Cut a length of lavender that is around 6 inches long with a sharp pair of pruners.

With sharp pruners, you need to snip back any leaves that are in the bottom half of the cutting. The more leaves it has, the more moisture it will lose, so removing the lower leaves whilst the cutting still has no roots increases its longevity and reduces the risk of drought stress.

Remove the lower leaves of the lavender cutting with a sharp pair of pruners or a pruning tool.
Cut the bottom leaves of the lavender cutting as I have in the photo.

It is, of course, important to leave some leaves on the cutting, which provides the cutting with energy to grow the roots.

It is worth noting that the roots actually develop at the leaf node, so by removing the bottom leaves, the cutting has more nodes from which to grow roots. The leaf node is adaptable and capable of growing roots once it is in the soil.

Step 3 – Cover the Lower Portion of the Cuttings With Hormone Rooting Powder

Dip the lavender cutting in hormone rooting powder to speed up the growth of roots.
In this photo, I am dipping the bottom portion of my lavender, cutting in hormone rooting powder.

Once you have stripped the lower portion of the cutting of leaves, dip it into the hormone-rooting powder pot (if you have it), coating the bottom 2 inches or so of the cutting with powder.

The potting mix should be sufficiently light in texture that you can slot the bottom of your cutting into the soil at the edge of the pot.

The reason I recommend placing the cutting at the edge of the pot is because the side of the pot provides additional support to prevent the cutting from falling out of place.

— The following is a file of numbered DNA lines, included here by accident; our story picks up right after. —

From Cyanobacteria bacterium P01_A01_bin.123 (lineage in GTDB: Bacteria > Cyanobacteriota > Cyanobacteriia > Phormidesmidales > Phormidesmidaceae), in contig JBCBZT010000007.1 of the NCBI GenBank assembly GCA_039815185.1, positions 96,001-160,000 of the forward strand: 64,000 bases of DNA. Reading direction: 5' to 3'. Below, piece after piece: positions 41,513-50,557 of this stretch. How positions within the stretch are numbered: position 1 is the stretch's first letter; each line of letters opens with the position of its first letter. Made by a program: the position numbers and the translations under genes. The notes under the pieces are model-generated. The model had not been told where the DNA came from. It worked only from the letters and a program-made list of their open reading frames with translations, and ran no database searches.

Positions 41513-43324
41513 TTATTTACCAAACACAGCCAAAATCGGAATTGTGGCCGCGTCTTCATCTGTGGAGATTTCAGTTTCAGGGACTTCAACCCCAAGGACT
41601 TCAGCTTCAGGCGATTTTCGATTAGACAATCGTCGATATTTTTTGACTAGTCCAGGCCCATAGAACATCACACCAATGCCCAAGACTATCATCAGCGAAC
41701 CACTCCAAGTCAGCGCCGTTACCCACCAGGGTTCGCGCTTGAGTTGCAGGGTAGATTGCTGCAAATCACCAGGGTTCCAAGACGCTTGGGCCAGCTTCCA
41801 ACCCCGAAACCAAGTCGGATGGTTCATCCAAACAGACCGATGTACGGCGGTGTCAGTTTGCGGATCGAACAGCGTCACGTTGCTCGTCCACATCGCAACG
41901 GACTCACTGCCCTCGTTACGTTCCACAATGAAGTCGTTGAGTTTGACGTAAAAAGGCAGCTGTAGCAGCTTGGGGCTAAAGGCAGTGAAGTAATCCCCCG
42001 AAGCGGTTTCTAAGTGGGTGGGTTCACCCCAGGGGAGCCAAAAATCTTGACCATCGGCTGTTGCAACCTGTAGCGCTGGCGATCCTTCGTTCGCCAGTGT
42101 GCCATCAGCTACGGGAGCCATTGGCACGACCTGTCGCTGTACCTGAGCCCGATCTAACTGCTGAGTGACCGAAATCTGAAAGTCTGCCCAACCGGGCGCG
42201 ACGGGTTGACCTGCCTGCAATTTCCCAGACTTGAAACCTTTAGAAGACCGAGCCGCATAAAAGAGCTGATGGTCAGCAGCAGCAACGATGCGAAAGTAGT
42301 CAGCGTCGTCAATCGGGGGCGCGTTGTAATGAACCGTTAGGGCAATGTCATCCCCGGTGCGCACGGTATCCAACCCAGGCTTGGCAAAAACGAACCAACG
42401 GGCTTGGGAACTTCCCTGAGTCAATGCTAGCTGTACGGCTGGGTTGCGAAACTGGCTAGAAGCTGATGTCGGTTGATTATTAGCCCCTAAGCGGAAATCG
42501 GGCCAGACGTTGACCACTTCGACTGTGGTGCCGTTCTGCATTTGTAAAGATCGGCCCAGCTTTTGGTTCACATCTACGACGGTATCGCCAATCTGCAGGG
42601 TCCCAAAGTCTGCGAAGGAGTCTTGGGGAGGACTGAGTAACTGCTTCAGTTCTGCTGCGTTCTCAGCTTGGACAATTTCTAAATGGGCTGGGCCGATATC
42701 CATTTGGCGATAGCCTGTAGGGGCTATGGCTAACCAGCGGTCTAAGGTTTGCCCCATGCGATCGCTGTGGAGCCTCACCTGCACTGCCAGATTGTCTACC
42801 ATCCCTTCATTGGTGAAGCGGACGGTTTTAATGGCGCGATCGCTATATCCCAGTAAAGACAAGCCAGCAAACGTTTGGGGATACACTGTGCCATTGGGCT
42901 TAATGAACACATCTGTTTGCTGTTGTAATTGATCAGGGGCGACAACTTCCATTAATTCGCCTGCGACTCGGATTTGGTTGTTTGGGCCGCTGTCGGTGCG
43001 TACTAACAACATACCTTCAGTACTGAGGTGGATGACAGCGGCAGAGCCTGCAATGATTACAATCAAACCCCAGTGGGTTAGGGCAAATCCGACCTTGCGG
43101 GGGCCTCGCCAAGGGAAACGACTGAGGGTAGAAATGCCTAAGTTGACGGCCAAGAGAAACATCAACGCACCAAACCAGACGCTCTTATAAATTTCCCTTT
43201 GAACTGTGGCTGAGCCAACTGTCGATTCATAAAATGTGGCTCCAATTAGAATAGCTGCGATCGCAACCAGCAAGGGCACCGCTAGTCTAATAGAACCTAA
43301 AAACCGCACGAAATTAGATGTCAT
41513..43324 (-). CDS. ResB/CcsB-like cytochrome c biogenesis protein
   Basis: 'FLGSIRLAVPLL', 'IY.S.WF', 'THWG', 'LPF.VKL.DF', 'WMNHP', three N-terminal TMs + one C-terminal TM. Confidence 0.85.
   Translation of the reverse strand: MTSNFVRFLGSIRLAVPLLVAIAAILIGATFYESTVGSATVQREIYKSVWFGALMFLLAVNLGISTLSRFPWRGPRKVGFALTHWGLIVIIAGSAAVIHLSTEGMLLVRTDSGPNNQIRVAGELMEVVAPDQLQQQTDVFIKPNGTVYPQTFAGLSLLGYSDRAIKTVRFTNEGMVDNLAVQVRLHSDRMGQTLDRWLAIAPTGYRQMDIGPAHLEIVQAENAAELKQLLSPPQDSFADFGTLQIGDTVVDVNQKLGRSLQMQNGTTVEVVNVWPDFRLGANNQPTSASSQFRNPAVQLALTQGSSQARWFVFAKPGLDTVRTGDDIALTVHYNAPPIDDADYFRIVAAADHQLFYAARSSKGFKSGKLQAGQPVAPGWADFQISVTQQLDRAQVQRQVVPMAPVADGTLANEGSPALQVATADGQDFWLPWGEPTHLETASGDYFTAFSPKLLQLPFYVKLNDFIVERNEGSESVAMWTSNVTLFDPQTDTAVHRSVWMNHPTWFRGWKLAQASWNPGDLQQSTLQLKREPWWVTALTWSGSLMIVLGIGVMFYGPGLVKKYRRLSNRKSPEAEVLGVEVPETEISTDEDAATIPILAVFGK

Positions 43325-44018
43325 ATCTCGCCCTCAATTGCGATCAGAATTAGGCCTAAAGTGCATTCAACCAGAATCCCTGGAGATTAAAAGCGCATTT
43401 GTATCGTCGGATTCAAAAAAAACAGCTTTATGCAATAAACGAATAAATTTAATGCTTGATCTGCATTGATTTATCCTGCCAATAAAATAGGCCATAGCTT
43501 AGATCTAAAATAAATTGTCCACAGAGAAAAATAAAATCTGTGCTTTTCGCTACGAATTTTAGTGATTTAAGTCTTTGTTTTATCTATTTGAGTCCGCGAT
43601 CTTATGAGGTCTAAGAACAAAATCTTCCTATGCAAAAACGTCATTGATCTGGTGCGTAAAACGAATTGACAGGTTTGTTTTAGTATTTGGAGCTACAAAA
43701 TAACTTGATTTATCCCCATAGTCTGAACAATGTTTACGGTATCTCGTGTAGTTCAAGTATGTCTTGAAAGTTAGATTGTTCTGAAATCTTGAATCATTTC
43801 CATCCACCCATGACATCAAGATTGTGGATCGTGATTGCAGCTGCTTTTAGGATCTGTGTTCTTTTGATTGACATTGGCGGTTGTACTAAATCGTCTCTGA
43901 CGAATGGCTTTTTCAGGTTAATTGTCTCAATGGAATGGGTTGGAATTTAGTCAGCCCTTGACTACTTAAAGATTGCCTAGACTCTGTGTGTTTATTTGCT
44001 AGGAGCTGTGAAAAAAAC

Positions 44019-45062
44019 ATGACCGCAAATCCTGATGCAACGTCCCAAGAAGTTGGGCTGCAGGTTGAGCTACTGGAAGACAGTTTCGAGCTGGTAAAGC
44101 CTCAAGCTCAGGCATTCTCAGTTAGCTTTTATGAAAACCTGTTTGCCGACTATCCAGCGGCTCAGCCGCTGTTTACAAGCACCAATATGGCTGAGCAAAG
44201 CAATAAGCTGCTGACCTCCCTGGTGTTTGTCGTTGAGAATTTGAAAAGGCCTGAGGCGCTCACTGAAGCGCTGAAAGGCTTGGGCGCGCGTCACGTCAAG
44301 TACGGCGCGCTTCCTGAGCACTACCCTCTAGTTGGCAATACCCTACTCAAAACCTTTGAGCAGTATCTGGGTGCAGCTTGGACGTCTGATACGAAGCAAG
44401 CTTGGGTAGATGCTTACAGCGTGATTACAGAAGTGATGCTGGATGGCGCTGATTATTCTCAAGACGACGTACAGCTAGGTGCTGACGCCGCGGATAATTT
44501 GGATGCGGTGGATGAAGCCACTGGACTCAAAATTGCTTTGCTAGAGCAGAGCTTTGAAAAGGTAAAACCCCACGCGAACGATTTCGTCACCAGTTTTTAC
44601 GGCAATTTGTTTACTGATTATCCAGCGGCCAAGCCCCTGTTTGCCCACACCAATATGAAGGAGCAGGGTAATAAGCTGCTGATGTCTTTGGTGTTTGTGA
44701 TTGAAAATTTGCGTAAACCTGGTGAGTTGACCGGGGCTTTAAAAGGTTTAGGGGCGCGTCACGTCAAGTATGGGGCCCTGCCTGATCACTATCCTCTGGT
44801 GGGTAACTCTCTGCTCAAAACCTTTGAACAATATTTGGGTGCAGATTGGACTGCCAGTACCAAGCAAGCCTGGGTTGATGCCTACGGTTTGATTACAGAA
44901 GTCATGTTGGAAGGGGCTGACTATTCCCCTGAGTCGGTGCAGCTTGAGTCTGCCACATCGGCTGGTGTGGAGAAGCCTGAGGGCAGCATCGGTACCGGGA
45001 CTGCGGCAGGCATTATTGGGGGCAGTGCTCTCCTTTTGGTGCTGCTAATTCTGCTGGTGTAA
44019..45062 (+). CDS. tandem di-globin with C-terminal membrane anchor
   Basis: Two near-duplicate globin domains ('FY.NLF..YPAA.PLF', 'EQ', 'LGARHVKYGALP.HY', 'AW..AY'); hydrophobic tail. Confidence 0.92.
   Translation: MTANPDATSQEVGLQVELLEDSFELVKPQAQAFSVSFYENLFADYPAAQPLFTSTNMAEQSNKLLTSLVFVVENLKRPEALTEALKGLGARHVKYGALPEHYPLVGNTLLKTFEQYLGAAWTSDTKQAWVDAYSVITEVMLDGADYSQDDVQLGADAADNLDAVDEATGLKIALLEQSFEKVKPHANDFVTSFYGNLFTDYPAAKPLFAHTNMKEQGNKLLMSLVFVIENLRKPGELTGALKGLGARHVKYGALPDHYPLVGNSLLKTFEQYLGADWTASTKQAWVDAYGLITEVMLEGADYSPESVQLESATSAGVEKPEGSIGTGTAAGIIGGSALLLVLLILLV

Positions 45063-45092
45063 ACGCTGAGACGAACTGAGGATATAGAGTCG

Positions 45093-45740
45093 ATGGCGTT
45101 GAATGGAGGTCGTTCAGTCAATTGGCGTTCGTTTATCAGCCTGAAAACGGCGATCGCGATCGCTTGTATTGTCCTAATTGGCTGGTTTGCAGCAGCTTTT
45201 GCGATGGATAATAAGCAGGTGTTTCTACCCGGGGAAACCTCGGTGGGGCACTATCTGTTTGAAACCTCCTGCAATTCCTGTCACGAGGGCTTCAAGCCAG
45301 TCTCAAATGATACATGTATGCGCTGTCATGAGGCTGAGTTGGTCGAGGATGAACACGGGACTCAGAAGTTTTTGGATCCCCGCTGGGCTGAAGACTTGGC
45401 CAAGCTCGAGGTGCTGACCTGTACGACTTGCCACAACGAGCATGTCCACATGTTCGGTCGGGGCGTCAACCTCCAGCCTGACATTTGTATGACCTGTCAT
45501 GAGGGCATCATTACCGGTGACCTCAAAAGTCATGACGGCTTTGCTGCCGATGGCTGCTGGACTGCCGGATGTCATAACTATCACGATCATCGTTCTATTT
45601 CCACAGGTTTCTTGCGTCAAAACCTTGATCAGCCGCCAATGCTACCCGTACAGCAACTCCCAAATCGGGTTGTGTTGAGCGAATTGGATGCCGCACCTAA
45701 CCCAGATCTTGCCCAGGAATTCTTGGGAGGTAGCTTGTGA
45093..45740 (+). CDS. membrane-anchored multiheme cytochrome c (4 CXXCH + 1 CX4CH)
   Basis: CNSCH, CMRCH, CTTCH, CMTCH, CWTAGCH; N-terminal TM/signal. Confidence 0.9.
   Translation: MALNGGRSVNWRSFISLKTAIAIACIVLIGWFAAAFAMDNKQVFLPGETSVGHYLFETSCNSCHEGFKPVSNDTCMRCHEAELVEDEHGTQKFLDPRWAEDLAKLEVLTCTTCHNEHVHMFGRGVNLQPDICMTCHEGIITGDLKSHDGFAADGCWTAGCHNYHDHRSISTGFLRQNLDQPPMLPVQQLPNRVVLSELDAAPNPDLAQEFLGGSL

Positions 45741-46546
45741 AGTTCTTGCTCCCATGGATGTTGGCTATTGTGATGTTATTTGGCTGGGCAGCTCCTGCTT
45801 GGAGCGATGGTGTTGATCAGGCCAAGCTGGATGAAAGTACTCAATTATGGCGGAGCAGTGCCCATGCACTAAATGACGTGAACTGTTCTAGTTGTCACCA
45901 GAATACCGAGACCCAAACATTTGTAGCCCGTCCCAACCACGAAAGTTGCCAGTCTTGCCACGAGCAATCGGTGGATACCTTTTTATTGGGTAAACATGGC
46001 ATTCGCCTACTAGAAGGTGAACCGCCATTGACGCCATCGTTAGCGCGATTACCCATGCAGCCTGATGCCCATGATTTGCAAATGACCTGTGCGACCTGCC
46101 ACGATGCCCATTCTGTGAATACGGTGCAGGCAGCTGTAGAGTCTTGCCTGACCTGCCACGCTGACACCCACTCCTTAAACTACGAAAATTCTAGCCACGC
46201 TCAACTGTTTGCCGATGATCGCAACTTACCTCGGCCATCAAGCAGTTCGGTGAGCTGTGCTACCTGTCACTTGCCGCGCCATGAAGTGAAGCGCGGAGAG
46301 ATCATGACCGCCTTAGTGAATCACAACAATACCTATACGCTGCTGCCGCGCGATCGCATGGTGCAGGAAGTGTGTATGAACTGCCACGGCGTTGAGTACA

Space your cuttings at least 3 inches apart to give each one enough space so it can access light.

Step 4 – I Recommend Taking At least 10 Cuttings

This is one of the biggest hacks for successfully propagating lavender…

Be generous with the amount of cuttings you use when propagating. One of the most common reasons why lavender cuttings die is because the soil holds too much moisture for this drought-tolerant Mediterranean herb to tolerate.

My best tip: From my experiments, I have found, If there are many cuttings in the soil, then they all draw up moisture, which means overall, the compost does not stay damp for as long after watering, which helps achieve the right balance of moisture for them to grow successfully and avoid root rot.

Several cuttings in the same pot helps to regulate the soil moisture.
I always take several cuttings in the same pot help to regulate the soil moisture.

As lavender is drought resistant, root rot from damp, boggy soil is often a bigger threat to the cutting’s survival than suffering from drought.

If you only have 1 or 2 cuttings in the whole pot, then the compost dries out more slowly, which increases the risk of root rot.

I always recommend taking more cuttings to help spread the risk because some of them are likely to root even if you lose a few.

Step 5 – Use a Clear Plastic Bag to Prevent the Cuttings Drying out